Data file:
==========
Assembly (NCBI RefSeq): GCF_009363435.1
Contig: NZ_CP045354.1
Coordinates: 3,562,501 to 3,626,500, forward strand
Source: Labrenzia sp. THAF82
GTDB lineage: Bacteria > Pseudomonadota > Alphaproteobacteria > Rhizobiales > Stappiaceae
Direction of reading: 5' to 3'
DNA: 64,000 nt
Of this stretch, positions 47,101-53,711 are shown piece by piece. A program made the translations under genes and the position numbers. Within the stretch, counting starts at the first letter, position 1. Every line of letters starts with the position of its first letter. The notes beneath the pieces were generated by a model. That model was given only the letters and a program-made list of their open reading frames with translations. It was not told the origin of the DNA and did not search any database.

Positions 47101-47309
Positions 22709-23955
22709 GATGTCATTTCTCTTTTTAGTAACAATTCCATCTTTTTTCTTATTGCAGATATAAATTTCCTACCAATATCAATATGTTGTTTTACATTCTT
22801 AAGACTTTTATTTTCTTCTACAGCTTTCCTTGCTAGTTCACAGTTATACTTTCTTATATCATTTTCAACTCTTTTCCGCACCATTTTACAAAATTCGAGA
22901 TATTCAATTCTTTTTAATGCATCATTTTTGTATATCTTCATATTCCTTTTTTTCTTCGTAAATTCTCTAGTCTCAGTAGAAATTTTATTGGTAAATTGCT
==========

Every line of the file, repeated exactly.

Assembly (NCBI RefSeq): GCF_009363435.1
Contig: NZ_CP045354.1
Coordinates: 3,562,501 to 3,626,500, forward strand
Source: Labrenzia sp. THAF82
GTDB lineage: Bacteria > Pseudomonadota > Alphaproteobacteria > Rhizobiales > Stappiaceae
Direction of reading: 5' to 3'
DNA: 64,000 nt
Of this stretch, positions 47,101-53,711 are shown piece by piece. A program made the translations under genes and the position numbers. Within the stretch, counting starts at the first letter, position 1. Every line of letters starts with the position of its first letter. The notes beneath the pieces were generated by a model. That model was given only the letters and a program-made list of their open reading frames with translations. It was not told the origin of the DNA and did not search any database.

Positions 47101-47309
Positions 22709-23955
22709 GATGTCATTTCTCTTTTTAGTAACAATTCCATCTTTTTTCTTATTGCAGATATAAATTTCCTACCAATATCAATATGTTGTTTTACATTCTT
22801 AAGACTTTTATTTTCTTCTACAGCTTTCCTTGCTAGTTCACAGTTATACTTTCTTATATCATTTTCAACTCTTTTCCGCACCATTTTACAAAATTCGAGA
22901 TATTCAATTCTTTTTAATGCATCATTTTTGTATATCTTCATATTCCTTTTTTTCTTCGTAAATTCTCTAGTCTCAGTAGAAATTTTATTGGTAAATTGCT